Another method of protection is to permit the coil, energy storage system and surrounding supports for the storage system to absorb the heat generated by the stored energy. Since the outer support system, which may be bedrock or the like, is thermally isolated from the conductor, substantially all of the energy would be absorbed by the conductor and inner structure of the coil. To absorb such a substantial amount of heat, the area of the coil and surrounding apparatus would have to be increased dramatically to reduce the energy per unit mass. Such a solution would greatly increase the size of the system, and would be expensive and impractical.
The potentially destructive current produced by the sudden collapse of a magnetic field in a superconducting coil may be transferred to a secondary winding and external dumping circuit which is cooled by gaseous helium, as suggested in U.S. Pat. No. 3,458,763. The gaseous helium is produced from liquid helium normally used to cool the conductor, which is vaporized when the coil becomes nonsuperconducting. The gaseous helium is passed over a resistive load in the dumping circuit before it is released from the system. Such a system is impractical for the application contemplated in the Los Alamos report, however, because it would require substantial additional material at great expense. Thus, there is a need for an apparatus and method for economically protecting a superconducting coil from damage which may be caused by a rapid conversion of stored energy which may occur if the coil suddenly becomes nonsuperconducting for more than a very brief period.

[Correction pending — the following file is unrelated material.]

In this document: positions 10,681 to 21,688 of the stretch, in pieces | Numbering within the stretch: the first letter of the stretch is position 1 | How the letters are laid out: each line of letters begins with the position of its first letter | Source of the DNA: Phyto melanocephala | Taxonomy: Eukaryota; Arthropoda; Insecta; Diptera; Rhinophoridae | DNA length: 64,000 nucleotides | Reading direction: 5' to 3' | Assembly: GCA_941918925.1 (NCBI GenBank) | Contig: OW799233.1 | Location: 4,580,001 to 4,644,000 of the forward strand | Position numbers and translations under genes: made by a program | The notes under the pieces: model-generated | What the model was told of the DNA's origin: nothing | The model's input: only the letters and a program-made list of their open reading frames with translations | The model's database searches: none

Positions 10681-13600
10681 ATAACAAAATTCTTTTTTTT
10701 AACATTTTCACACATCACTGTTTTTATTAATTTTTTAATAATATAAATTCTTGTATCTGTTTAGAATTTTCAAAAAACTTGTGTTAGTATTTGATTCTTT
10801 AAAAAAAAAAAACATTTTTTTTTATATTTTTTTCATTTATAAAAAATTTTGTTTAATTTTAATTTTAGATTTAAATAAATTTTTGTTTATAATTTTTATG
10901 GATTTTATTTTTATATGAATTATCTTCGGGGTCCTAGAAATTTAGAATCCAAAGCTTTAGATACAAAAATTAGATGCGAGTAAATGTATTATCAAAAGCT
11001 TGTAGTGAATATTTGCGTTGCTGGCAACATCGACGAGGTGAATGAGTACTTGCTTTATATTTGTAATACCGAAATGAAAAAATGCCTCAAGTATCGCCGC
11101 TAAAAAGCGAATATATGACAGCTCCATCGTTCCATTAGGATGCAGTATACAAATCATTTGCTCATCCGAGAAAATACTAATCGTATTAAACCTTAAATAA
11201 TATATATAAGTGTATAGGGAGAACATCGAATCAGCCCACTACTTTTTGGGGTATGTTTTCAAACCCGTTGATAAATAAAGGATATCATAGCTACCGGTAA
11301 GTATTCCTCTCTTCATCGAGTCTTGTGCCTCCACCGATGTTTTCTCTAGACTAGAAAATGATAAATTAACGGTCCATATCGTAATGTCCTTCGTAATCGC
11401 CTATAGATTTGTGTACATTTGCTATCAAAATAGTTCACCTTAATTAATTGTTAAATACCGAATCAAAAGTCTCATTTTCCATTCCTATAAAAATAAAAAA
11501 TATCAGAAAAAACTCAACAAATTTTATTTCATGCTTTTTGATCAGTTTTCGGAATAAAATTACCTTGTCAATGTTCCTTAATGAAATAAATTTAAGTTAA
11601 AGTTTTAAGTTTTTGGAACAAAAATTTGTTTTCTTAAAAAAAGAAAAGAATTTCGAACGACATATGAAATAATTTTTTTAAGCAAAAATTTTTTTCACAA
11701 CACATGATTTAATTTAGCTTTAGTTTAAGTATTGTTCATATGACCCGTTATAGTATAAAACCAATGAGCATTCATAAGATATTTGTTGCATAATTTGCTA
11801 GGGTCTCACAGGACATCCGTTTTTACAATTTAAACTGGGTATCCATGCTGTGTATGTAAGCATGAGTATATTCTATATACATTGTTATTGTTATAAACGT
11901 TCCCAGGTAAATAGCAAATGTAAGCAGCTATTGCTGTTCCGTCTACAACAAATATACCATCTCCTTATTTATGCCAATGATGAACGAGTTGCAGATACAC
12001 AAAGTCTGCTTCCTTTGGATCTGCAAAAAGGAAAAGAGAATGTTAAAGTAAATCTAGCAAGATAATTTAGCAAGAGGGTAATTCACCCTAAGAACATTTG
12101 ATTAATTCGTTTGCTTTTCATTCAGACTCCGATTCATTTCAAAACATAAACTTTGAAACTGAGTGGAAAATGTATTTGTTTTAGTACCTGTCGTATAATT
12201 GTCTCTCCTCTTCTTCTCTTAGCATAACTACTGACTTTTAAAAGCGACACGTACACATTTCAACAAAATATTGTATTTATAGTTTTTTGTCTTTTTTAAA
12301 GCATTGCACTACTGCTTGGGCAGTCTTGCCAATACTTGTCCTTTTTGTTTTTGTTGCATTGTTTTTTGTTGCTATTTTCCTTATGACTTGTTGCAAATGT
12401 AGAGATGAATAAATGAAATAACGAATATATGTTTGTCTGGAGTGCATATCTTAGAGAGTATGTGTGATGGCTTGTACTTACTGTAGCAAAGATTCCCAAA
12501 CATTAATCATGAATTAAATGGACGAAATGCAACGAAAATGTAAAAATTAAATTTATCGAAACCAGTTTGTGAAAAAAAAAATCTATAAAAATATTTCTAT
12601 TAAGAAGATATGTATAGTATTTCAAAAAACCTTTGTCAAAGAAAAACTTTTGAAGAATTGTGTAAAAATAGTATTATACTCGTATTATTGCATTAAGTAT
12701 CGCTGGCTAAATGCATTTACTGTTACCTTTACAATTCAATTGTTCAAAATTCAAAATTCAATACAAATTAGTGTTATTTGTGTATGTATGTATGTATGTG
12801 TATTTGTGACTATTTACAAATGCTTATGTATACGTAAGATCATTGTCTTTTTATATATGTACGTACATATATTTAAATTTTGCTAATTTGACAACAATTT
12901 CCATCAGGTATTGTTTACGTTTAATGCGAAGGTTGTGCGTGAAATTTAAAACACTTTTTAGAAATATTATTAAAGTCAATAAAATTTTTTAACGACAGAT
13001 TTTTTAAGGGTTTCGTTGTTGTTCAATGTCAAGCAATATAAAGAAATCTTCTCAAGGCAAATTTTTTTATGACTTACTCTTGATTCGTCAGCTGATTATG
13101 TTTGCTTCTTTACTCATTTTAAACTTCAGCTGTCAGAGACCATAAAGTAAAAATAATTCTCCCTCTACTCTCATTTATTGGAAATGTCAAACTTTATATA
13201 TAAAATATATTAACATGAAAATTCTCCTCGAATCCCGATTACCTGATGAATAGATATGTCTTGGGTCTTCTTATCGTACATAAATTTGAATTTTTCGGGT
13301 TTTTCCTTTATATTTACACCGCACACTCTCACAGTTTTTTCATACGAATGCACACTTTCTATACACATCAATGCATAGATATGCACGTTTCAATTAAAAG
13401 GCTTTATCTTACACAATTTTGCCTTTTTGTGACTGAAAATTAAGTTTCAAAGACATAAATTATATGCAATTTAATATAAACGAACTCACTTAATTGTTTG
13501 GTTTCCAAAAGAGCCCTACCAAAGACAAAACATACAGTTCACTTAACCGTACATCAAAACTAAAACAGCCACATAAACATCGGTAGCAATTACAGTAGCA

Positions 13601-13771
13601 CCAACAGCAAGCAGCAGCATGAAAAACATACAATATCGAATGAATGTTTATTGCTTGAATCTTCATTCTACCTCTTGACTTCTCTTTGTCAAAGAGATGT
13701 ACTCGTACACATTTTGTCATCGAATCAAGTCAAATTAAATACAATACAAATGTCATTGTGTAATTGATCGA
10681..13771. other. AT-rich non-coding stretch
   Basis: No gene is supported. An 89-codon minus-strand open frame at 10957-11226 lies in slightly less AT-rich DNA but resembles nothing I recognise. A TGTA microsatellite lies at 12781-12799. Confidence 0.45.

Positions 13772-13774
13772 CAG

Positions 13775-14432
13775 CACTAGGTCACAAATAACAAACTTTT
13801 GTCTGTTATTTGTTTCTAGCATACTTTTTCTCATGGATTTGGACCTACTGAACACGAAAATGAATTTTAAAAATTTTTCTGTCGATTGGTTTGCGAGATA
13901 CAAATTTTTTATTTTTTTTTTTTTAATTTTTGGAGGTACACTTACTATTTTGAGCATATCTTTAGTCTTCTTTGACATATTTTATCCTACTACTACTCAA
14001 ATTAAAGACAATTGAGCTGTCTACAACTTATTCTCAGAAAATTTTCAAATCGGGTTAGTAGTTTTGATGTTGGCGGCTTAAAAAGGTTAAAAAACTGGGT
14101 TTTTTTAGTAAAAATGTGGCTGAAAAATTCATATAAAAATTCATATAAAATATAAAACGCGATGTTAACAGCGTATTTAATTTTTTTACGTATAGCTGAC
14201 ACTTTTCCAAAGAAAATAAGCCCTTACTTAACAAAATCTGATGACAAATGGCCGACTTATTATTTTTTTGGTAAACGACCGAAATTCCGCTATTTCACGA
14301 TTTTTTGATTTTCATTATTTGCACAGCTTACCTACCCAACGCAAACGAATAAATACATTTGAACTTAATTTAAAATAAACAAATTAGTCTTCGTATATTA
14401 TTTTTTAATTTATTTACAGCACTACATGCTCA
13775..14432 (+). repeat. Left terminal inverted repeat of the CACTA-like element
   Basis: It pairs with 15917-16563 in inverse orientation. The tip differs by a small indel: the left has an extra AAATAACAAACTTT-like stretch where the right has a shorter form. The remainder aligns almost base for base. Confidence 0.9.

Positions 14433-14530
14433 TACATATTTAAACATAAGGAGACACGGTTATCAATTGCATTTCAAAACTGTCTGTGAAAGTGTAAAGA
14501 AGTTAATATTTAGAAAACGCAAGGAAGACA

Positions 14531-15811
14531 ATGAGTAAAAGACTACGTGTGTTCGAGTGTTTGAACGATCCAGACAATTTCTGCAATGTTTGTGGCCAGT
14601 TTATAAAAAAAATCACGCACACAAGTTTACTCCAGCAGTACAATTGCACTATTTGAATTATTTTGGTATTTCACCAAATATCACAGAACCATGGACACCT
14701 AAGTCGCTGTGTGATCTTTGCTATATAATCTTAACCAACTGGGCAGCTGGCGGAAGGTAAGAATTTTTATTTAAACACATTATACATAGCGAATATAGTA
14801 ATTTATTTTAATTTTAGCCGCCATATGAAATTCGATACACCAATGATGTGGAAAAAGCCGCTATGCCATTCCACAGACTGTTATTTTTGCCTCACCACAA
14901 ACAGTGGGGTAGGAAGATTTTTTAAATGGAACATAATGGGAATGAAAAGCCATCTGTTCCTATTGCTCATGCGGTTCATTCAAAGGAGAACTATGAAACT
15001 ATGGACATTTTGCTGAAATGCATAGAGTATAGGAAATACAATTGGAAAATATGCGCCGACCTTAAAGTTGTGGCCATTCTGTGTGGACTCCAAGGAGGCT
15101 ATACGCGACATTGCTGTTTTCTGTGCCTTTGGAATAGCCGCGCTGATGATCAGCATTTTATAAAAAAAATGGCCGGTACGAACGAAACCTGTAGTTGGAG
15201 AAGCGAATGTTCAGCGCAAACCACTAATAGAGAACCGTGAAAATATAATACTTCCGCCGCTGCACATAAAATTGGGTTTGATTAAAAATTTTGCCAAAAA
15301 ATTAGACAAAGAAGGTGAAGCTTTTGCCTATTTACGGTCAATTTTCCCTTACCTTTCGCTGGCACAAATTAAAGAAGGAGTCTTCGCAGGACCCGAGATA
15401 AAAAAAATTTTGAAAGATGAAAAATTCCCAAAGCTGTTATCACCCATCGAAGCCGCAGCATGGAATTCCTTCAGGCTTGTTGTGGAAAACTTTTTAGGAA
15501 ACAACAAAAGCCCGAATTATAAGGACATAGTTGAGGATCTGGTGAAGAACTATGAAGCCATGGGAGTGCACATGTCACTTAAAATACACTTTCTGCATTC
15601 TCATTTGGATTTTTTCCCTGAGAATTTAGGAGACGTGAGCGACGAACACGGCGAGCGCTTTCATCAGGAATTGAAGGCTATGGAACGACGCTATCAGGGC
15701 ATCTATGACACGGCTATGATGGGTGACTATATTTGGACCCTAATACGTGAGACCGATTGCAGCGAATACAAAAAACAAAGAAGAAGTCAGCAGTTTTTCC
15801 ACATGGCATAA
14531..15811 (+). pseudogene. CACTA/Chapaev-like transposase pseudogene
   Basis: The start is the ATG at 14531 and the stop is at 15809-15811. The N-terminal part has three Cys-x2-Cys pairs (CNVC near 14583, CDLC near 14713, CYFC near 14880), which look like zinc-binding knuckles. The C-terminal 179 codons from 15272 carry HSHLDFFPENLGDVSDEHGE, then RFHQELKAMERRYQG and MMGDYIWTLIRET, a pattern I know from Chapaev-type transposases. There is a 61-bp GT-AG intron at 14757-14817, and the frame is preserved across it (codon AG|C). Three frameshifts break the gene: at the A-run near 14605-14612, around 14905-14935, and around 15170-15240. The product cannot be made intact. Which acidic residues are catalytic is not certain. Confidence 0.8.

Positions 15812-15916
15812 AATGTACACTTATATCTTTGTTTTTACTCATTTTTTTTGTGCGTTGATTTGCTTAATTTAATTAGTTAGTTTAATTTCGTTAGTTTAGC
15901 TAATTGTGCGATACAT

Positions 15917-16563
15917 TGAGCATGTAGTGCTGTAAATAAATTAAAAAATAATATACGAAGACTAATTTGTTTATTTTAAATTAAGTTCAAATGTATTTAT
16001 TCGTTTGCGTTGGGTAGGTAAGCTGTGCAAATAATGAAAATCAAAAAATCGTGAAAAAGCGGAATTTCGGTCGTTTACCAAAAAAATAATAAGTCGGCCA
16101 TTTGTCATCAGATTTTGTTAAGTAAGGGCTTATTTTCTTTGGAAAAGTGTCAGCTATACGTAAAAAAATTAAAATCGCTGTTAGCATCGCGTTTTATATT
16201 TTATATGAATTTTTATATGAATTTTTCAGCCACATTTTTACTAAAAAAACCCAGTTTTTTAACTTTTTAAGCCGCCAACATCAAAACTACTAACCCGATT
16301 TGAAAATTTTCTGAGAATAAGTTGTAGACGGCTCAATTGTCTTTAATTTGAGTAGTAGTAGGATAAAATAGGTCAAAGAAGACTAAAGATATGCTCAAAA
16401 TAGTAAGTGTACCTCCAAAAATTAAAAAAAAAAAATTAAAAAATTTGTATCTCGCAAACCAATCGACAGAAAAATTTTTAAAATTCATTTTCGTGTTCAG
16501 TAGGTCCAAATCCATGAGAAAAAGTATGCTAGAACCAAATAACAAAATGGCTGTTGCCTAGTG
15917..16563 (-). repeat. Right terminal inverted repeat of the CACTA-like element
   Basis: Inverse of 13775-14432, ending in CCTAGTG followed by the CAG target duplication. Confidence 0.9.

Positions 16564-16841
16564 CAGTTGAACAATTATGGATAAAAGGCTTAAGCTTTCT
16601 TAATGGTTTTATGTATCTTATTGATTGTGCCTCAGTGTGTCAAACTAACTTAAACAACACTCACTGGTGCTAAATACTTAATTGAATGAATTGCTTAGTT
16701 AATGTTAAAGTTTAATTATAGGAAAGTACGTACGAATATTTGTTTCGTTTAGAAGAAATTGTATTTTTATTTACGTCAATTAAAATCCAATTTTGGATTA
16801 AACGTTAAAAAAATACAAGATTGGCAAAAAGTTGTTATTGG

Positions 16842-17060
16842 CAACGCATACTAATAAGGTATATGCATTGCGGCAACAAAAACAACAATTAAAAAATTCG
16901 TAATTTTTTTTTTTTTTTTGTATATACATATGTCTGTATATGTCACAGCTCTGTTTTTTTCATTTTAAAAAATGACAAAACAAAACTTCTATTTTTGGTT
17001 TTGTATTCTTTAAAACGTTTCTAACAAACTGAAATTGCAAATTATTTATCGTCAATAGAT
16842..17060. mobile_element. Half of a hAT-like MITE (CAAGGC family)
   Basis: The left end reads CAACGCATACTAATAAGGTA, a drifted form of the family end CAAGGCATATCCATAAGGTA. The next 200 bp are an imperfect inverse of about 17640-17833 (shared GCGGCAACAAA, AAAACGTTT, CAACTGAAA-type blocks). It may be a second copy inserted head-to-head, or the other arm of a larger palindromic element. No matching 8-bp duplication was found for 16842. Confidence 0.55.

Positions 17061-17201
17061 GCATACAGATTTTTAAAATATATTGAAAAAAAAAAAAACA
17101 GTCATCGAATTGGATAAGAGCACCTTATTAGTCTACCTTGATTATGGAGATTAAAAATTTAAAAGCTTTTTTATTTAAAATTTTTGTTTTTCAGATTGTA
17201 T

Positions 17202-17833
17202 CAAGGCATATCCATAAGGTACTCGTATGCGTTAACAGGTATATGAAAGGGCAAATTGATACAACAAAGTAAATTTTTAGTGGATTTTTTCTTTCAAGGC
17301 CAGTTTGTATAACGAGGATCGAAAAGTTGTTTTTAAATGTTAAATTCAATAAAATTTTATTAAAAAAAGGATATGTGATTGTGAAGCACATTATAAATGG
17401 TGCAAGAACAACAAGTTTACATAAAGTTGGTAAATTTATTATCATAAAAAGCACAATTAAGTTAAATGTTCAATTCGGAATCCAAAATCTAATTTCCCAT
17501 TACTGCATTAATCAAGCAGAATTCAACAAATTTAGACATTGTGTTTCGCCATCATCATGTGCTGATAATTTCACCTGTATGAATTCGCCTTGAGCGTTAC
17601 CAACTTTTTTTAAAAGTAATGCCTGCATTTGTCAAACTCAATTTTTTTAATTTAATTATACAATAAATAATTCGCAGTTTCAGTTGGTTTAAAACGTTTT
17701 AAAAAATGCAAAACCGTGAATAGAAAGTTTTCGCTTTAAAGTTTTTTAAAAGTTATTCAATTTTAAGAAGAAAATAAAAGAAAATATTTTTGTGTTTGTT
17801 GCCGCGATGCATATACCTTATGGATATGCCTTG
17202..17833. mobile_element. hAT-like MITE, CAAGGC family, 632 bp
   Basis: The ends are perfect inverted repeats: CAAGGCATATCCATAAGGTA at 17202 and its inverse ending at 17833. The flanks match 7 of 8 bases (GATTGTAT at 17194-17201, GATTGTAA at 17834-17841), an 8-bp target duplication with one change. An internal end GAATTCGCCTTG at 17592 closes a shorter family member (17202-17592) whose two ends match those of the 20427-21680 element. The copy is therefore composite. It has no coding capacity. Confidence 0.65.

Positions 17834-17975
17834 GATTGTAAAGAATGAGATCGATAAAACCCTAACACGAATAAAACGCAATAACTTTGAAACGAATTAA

Accordingly, one aspect of this invention is to provide a new and improved apparatus and method for protecting a superconducting coil from damage due to loss of its superconductive state and consequent conversion of stored energy.
Another aspect is to provide a practical new and improved method and apparatus for protecting a superconducting coil from damage due to a sudden dissipation of energy.